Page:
Purchase this article with an account.
J. Sanye Hajari, P. Jeppesen, T. Bek; The Diameter Response of Retinal Arterioles and Venules During Increased Blood Pressure Induced by Isometric Exercise . Invest. Ophthalmol. Vis. Sci. 2005;46(13):3906.
Download citation file:
© ARVO (1962-2015); The Authors (2016-present)
Purpose: An increase in the arterial blood pressure induces a decrease in the diameter of retinal arterioles in order to maintain the capillary blood flow constant (autoregulation). This is accompanied by changes in the diameter of retinal venules, but the physiological significance of these changes is unknown. We therefore studied the relation between the diameter response in large retinal arterioles and venules after an increase in the blood pressure induced by isometric exercise. Methods: One eye of each of nineteen healthy volunteers, three females and sixteen males (mean age: 30±5 SD years) were examined. The diameter of a retinal arteriole and the corresponding venule was measured using the Retinal Vessel Analyzer before, during, and after an increase in the arterial blood pressure induced by isometric exercise when lifting a hand weight in one arm. Simultaneously the blood pressure was measured on the other arm. Results: During isometric exercise nine persons showed constriction of the arteriole of –4.4±0.9%. These persons showed a dilation of the corresponding venule of 1.0±0.3% (p = 0.01). The other ten persons showed dilatation of the arteriole of 0.8±0.2% with no significant change in the diameter response 0.1±0.5% (p = 0.9) of the corresponding venule. Conclusions: The diameter response of retinal arterioles secondary to increased blood pressure shows large individual variation among normal individuals. The diameter response of retinal venules is more complex, probably depending on oscillations in the choroidal blood flow and other factors. An elucidation of these factors may help understanding flow disturbances in retinal disease.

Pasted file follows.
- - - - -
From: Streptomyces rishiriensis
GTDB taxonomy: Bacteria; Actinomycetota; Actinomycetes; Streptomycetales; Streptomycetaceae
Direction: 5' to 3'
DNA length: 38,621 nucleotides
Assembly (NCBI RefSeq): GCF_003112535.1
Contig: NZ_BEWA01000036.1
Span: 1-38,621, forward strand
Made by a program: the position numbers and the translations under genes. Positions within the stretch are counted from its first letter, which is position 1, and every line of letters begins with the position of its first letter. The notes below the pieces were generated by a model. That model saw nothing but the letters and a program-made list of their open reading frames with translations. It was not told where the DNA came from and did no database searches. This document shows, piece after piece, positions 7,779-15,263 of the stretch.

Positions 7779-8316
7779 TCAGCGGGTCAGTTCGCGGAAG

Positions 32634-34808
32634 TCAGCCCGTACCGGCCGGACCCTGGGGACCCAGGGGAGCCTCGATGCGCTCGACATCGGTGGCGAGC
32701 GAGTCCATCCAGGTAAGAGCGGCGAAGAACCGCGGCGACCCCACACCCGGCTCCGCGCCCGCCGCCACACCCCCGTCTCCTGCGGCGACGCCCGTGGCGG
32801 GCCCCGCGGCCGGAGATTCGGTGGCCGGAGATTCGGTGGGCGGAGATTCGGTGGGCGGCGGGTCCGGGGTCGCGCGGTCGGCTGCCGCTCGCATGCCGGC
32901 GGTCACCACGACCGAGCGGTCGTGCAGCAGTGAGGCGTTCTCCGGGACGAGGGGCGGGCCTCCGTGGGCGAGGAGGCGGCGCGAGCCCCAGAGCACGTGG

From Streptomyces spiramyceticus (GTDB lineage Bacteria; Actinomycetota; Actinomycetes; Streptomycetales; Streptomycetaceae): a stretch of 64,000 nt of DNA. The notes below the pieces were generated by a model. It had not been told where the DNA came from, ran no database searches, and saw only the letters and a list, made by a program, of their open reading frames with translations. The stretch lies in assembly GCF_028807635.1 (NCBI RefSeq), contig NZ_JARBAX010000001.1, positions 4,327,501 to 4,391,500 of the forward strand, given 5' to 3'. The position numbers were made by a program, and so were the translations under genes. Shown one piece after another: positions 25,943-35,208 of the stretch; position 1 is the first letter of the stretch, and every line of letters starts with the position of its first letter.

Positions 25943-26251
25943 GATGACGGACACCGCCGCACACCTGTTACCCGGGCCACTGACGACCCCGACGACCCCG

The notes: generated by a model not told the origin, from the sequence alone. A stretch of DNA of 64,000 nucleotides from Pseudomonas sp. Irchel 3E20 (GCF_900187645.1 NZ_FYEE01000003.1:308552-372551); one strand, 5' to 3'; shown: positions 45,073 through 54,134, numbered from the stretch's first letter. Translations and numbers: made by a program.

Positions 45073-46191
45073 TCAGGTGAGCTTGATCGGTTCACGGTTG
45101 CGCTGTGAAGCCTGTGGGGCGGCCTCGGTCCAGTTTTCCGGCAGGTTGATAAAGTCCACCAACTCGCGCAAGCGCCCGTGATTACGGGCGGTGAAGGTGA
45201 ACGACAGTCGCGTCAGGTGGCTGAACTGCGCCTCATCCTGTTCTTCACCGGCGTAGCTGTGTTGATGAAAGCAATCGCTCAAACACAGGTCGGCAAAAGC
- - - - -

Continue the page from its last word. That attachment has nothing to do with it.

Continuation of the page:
This PDF is available to Subscribers Only